- Julianne J. Smith, Library Review, 12/17/2009 (starred review)
What a wonderful vision of Betty Friedan cheering from beyond the grave. And we love that she considers the book a working document that couples can really use to create ESP. That's the aim!
And more cheers for our mentor and colleague, Carmen Knudson-Martin, at Equal Couples for highlighting our book (and Kathleen Gerson's fantastic new book - more on that later) in her latest post.
A Canadian Nugget
It seems pretty well established, if not completely accepted as truth, that money can't buy happiness. Sure, it can help reduce some financial worries, open doors to opportunities, or even allow us to take risks that might otherwise be irresponsible but given the choice between a hunk of precious metal or a solid foundation for a relationship I'm prepared to work on the foundation.
Today, some new research from the University of Western Ontario "reveals that couples who share the responsibility for paid and unpaid work report higher average measures of happiness and life satisfaction than those in other family models." This article from Science Daily discusses this new research and goes on to point out the value to "society in terms of gender equity and its ability to maximize labour force participation by all adults."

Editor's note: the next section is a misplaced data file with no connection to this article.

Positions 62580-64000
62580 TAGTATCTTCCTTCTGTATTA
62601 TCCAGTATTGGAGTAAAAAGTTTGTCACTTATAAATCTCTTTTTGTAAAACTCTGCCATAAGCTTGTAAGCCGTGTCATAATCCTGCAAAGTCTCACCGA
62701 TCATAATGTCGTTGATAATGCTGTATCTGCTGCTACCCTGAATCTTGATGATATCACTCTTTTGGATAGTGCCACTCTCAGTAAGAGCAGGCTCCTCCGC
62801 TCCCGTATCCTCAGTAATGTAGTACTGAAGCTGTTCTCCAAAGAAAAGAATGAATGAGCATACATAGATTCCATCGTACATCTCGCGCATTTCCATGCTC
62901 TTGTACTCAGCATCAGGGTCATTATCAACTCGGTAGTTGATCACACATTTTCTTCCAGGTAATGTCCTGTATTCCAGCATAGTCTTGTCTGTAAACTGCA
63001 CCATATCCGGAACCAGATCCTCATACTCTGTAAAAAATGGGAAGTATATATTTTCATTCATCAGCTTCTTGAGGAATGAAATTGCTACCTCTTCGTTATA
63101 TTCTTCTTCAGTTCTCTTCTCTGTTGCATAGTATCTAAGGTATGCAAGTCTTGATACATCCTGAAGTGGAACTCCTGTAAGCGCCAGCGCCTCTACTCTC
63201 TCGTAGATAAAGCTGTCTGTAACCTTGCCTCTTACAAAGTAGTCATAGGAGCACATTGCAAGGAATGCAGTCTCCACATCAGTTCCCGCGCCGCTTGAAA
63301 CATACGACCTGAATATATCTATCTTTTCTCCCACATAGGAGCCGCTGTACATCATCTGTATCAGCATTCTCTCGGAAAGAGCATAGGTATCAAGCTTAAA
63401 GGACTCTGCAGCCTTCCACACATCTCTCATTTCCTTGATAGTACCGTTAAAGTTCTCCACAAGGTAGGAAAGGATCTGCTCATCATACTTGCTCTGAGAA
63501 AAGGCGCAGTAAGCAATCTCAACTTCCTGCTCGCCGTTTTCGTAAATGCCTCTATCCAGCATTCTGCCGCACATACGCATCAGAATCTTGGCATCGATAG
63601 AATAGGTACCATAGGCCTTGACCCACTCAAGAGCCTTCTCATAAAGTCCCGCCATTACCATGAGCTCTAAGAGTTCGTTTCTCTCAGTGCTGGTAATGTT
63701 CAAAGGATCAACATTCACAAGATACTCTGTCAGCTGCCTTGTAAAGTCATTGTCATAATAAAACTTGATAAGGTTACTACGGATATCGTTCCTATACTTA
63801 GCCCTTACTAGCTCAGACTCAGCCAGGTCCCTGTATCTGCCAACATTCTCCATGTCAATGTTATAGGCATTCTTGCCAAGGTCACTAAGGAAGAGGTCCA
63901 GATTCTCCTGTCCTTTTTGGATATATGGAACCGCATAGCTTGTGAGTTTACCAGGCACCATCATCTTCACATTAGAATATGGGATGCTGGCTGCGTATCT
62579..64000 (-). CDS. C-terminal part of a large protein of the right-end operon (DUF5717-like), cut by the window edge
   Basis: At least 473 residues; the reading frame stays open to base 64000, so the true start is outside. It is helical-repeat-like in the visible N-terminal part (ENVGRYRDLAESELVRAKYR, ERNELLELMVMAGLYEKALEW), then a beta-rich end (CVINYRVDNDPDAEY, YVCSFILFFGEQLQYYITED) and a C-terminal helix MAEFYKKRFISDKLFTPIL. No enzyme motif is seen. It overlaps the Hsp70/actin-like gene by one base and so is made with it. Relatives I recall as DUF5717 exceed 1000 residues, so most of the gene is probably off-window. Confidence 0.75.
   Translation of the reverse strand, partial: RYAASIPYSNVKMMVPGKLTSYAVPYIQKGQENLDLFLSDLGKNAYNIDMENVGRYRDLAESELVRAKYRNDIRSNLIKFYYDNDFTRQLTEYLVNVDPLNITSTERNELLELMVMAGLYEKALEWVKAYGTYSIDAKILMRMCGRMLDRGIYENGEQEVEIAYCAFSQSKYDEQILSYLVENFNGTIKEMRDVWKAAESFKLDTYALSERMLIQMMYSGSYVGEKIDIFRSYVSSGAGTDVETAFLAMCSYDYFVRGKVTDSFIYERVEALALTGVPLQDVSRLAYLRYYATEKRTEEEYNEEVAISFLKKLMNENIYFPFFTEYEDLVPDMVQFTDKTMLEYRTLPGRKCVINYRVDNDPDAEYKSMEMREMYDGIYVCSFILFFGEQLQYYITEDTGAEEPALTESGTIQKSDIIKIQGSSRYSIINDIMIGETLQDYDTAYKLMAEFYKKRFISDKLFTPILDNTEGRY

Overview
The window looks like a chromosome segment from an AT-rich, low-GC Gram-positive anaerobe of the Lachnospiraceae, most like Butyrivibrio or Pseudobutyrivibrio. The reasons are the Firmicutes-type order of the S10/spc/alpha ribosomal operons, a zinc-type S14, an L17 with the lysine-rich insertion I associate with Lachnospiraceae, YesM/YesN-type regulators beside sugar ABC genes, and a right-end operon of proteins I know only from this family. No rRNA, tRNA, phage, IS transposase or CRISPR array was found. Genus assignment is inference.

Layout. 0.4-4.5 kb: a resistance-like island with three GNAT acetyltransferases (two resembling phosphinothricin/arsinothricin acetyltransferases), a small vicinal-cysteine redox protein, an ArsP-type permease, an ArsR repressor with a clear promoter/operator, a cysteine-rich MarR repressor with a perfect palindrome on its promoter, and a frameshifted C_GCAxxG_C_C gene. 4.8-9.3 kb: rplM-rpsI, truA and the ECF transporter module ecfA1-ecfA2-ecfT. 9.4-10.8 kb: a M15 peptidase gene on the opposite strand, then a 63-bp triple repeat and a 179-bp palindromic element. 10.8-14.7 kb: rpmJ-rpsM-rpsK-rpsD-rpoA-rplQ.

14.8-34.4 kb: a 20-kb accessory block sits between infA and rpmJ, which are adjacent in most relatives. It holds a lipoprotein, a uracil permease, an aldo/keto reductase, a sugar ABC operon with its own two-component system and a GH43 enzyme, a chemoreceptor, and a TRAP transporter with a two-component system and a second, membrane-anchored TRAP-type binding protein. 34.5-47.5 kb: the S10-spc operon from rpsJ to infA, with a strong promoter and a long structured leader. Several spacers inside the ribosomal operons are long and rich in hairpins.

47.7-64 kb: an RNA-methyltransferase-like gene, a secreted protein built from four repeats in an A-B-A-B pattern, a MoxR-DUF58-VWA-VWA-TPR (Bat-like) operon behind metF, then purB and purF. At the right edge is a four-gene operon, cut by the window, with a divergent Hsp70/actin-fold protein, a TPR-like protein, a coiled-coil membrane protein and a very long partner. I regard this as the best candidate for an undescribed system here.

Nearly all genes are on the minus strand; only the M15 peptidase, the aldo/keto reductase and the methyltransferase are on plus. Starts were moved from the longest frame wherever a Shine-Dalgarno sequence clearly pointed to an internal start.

If the government reflects the wishes of the people, we can expect policies that foster the choices of parents who want to live by this model. Of course, that may take time - but the lead researchers expect the government to "support equal opportunities for men and women to access education and work, provide conditions that facilitate work-life balance and promote greater involvement of men in housework and childcare."